Under its renewed strategic approach since 2017, the UN-REDD Programme has been increasingly supporting the pioneer REDD+ countries in implementing their PAMs for REDD+, as well as in deploying the institutional mechanisms that will underpin such implementation (e.g. investment plans, national funding mechanisms, monitoring systems, forest governance arrangements and legitimate tenure rights).
This support has also helped countries tangibly advance their NDCs in the land and forest realm. This section outlines the most relevant or innovative progress and achievements of UN-REDD technical assistance to support REDD+ implementation in 2018, notably in the Republic of the Congo, Côte d’Ivoire, Ecuador, Mexico, Peru and Viet Nam. It also refers to the role of UN-REDD in designing the pioneer REDD+ RBP proposals for the Green Climate Fund (GCF) (Brazil and Ecuador).
In 2018, Côte d’Ivoire advanced its investment portfolio and institutional framework for implementing the PAMs identified in the National REDD+ Strategy. A first investment portfolio for REDD+ was designed, including a GCF programme proposal linked to a co-financing partnership with the private sector (US$ 70 million). Actions and partnerships for zero-deforestation commodity chains were also developed under the framework of the international Cocoa & Forests Initiative, which brings together major international companies in the cocoa sector and selected countries, including Ghana and Côte d’Ivoire. The Forest Law Enforcement, Governance and Trade (FLEGT) initiative made progress in enhancing forest governance and the legality of wood production by developing decrees for the Forest Code that address issues related to timber legality, deforestation and degradation. Work is ongoing to pilot a payment-for-ecosystem-services mechanism and develop a partnership for financing sustainable commodity production that will underpin REDD+ actions with community and small-producer stakeholders. Côte d’Ivoire continued to make progress in designing a national financial mechanism for REDD+, which will help mobilize, coalesce, sequence and monitor finance for REDD+ from diverse sources, e.g. public and private, domestic and international, investments and incentives.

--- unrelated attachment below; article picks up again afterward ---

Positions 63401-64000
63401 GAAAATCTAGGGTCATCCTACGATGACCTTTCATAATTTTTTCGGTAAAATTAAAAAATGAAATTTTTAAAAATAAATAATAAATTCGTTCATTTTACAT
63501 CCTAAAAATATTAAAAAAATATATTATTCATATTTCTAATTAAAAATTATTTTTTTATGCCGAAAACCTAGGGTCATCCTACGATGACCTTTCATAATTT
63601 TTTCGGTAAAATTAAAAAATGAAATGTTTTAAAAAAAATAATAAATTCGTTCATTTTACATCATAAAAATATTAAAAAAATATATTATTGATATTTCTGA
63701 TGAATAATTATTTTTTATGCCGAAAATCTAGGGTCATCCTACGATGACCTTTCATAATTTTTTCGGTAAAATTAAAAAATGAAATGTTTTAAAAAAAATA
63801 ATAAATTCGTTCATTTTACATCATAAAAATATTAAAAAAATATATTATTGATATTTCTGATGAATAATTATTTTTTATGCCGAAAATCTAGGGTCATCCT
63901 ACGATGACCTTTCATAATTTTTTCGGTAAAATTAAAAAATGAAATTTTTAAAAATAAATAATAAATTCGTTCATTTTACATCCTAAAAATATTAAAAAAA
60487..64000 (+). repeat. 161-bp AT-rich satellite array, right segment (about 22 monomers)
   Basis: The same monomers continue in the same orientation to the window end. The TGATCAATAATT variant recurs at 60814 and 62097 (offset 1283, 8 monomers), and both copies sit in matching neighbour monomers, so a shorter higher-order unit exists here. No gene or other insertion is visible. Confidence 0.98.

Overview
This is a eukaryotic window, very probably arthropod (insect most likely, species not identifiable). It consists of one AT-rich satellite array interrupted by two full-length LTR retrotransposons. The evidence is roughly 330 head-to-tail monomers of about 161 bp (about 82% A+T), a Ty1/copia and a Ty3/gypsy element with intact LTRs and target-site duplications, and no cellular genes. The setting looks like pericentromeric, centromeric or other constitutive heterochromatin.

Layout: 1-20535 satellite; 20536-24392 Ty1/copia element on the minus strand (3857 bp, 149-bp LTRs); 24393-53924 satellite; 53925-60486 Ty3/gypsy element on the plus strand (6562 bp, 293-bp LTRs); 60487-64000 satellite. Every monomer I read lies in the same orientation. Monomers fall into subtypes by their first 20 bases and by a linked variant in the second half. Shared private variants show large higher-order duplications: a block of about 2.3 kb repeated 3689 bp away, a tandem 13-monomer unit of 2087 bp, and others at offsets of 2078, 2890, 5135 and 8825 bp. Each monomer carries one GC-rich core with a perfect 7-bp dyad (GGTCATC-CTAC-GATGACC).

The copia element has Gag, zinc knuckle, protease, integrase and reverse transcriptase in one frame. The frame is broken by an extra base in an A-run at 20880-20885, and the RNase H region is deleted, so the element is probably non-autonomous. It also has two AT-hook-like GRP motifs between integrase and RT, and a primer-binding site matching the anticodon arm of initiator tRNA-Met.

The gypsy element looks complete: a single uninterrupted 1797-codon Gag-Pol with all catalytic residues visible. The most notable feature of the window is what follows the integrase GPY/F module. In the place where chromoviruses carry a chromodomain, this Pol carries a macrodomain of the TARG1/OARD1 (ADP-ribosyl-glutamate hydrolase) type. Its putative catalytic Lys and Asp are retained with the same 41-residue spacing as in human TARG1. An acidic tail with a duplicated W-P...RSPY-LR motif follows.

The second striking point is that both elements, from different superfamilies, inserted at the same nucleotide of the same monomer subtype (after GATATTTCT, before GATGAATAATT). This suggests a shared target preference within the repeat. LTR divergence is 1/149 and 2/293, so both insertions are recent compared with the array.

Indonesia adopted a new approach to addressing forest and land fires, which are a major source of greenhouse gas emissions, through the establishment of ‘clusters’. With support from the international community, the country is aiming to continue improving its capacity to develop and implement an integrated fire management approach for abating repeated fires. To pilot the integrated fire management approach, seven clusters will be established, covering 14 million hectares of peatlands both in and outside the forest estate.
With UN-REDD support, Ecuador, which has fulfilled all the requirements of the Warsaw Framework for REDD+ (in which UN-REDD played a pivotal role), and has advanced actions on its National REDD+ Strategy, engaged in the RBP pilot program launched by the GCF to recognize the emission reductions achieved during 2014. Ecuador reported a result of 4,831,679 tCO2 for this period, which is eligible for results-based payments. Technical support was provided for compiling, analysing and submitting these results and included the development of a funding proposal for the GCF. Additionally, technical assistance was provided for developing a REDD+ Implementation Plan for indigenous peoples with the Confederation of Indigenous Nationalities of the Ecuadorian Amazon (CONFENIAE), including priority actions for implementing the plan, with funds expected from the 2014 results-based payments. Finally, UN-REDD technical assistance helped the country enhance its NDCs using a participatory approach, and supported the national REDD+ working group (Mesa de Trabajo REDD+), which met five times during 2018. One of its principal achievements was approving the national proposal for results-based payments for future submission to the GCF.
In Mexico, the UN-REDD Programme provided technical knowledge and supported participatory processes to coalesce a collective, cross-stakeholder understanding on the legal ownership of forest carbon. As a result of the consensus reached, the Government will promote adjustments to the forestry law, while developing short-term options to facilitate the fair distribution of benefits for the preliminary carbon projects. The technical inputs and lessons learned from this process were shared with the region via South-South knowledge exchanges supported by the UN-REDD knowledge platform.
In Peru, UN-REDD assisted the Government in setting up a framework for implementing Peru’s National Strategy on Forests and Climate Change (ENBCC), within the context of Peru’s multilateral agreement for REDD+ – a JDI signed with Norway and Germany. This entailed support around the JDI Phase II Implementation Plan, including an agreement among stakeholders on its content and approaches to align with the ENBCC. In addition, UN-REDD advised on the approaches and stakeholder discussions required for a coherent and practical governance structure of the forest and climate change agenda in Peru, including the ENBCC, JDI Phase II Implementation Plan and the NDC on land use, land-use change and forestry (LULUCF), among other projects and instruments. Finally, the UN-REDD Programme helped key national and subnational stakeholders – including the Ministry of Environment, the Ministry of Agriculture, the National Forest Service and regional governments – agree on the need to endorse land-use policy reforms to reduce deforestation and degradation and identify the principal first steps to be taken in this regard.